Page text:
Give your gear a trial run
Shake out the sleeping bags (or de-spider them, as our kids would say) and test the zippers, inflate air mattresses to confirm they work, and try setting up your tent if you have the space. This will help you avoid potential embarrassment later, says Dan Yates. On one of his trips, “it took three times longer than expected to get to our camping site, and it was pitch dark when we got there,” he recounts. “We put up a six-person tent right out of the package, car headlights blazing, as the other campers watched with increasing annoyance. This is not an experience I want to repeat!” Also, a trial run will let you know if anything major is missing, like tent stakes or poles, always a possibility if you’ve borrowed your gear.
Get the kids involved
Camping with small fry? Download a campground map and give them a say in picking the campsite, choosing a hiking trail, or figuring out what would be fun to cook on the campfire. The more involved they are at the outset, the more invested they’ll be in the trip. With kids, we’d definitely choose a camping area with things to do, like swimming, biking, and hiking trails. Just steer clear of contact sports with other campers.
Give yourself some space
Set up your campsite as far away as possible from nearby occupied sites. It will boost your comfort level, and — Covid-19 notwithstanding — who wants to hear a stranger snore all night?
Packing basics (plus a few extras that will make all the difference)
Tent? Check. Sleeping bags and pads: check. Lantern: check. Insect repellent: Check. Food and drinks packed in a cooler with ice: Check. A couple of pots and pans, dishes, and cutlery: Check. Biodegradable detergent, a dishcloth, and towel: Check. Water bottles for all: Check. Marshmallow roasting sticks: But of course.
Experienced campers bring along a few other things to make life easier in the woods, like headlamps (much easier to keep track of than flashlights), and waterproof matches (everybody forgets the matches). A small rug or mat for the vestibule is handy; you’ll leave your shoes on this so you don’t track debris into your tent or tear its fabric. And “don’t underestimate the necessity of a tarp between the ground and your tent, along with your tent’s rain cover, to keep moisture from building up inside your tent,” says KOA’s O’Rourke. Tents typically come with a separate rain fly that needs to be attached to the tent. (If you don’t do this, you’ll be tempting the rain gods. Trust us on this.) Also, “an extra tarp and rope can be used as a sunshade for areas where you’ll be cooking, eating, or relaxing,” O’Rourke adds. Extra clothing is also a dandy idea, just in case it gets colder or wetter than expected — this is New England, after all. Of course, you’ll want to pack hand sanitizer and a disinfectant for wiping down picnic tables, faucets, and the like. Don’t pack firewood (so you don’t transport critters); buy it at the campground, a nearby store, or from a local roadside vendor.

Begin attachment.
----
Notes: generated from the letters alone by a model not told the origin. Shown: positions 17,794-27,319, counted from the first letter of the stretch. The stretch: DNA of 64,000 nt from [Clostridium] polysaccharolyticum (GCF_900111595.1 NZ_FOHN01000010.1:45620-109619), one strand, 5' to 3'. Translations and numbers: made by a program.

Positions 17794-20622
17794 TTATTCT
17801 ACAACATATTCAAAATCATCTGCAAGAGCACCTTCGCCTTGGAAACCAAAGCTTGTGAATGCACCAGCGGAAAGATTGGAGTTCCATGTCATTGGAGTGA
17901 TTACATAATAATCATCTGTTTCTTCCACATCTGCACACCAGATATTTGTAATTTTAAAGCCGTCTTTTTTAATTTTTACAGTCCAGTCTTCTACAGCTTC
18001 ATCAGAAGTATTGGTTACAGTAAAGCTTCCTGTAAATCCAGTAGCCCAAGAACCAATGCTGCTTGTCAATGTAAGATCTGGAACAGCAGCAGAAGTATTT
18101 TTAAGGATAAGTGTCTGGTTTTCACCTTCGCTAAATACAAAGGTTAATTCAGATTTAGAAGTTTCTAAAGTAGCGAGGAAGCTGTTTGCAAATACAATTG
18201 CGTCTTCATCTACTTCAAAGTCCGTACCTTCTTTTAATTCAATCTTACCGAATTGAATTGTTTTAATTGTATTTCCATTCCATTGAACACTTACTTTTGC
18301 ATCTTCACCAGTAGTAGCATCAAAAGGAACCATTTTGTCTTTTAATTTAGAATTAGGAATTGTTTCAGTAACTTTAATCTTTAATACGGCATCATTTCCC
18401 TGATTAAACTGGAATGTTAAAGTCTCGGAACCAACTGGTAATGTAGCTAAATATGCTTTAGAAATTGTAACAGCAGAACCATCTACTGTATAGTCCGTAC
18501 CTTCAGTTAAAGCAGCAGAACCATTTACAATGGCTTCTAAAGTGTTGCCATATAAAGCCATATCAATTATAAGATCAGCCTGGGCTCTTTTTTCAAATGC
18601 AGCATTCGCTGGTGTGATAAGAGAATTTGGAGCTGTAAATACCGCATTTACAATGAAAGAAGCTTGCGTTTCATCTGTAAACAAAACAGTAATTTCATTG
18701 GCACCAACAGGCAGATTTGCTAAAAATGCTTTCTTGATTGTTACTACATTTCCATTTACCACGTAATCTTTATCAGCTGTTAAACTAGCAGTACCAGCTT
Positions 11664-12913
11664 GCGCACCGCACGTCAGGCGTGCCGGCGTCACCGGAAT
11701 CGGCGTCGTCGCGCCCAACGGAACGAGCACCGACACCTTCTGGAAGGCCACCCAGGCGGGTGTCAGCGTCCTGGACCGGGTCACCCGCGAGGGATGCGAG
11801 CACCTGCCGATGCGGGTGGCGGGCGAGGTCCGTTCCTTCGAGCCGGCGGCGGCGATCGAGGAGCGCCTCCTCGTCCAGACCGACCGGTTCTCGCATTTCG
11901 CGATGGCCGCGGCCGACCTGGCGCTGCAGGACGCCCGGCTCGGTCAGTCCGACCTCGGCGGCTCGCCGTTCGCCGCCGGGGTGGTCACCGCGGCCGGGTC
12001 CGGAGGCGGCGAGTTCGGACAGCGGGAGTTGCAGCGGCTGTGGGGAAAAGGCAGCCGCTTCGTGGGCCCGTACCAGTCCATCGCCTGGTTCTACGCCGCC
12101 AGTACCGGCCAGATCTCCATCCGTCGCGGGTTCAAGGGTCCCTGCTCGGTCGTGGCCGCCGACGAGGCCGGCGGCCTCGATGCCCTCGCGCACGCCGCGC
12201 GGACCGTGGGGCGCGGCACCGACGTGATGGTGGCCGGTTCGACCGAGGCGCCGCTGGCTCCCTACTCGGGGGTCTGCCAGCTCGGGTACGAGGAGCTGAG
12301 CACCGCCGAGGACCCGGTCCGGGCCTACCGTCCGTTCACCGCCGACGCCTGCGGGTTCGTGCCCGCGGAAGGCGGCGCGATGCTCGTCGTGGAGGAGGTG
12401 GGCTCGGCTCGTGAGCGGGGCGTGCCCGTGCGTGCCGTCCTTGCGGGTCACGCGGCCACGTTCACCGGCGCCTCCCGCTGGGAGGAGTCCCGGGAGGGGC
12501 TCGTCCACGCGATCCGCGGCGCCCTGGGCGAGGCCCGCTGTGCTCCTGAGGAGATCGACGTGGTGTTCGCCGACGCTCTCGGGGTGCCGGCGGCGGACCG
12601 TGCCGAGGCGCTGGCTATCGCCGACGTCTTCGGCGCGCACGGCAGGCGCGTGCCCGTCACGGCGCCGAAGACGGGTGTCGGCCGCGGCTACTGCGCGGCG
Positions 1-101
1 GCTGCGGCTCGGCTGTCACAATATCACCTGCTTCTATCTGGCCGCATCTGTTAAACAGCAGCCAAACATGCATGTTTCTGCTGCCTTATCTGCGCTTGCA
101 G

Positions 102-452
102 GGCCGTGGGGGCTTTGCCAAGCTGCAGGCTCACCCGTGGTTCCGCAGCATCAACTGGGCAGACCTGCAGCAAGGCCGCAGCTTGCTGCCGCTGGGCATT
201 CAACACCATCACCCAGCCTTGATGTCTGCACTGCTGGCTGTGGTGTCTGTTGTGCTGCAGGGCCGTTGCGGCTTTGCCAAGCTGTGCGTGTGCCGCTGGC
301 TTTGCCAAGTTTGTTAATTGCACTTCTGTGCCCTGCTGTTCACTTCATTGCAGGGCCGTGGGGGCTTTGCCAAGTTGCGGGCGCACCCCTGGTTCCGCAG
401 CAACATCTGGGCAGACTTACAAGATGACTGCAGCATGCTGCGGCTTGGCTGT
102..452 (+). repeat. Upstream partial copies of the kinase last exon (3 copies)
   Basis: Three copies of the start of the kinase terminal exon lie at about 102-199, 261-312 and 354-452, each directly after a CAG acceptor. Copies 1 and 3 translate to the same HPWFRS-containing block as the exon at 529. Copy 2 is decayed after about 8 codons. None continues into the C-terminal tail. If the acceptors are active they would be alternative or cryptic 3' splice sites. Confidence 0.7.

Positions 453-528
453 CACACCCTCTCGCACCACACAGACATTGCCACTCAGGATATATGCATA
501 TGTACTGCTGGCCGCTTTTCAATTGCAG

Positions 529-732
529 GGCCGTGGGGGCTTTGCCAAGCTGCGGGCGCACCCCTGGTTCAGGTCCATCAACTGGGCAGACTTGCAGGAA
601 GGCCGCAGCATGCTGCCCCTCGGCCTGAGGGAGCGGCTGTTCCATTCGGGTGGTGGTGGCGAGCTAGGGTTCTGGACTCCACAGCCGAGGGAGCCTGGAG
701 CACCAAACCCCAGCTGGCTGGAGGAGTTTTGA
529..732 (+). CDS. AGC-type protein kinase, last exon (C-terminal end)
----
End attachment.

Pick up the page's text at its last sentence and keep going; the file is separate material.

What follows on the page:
Think about stretching the season
With the resurgence in camping and a shortened season, snagging a campsite may be difficult this summer. If you get shut out, consider pushing your trip into autumn. The weather in much of the region is still lovely then, and most campgrounds stay open into October. Yeah, you may have to bundle up a bit more after dark, but there’s nothing like a toasty fire on a chilly night.
Diane Bair and Pamela Wright are co-authors of Frommer’s “The Unofficial Guide to the Best RV & Tent Campgrounds: The Northeast.”
Diane Bair and Pamela Wright can be reached at firstname.lastname@example.org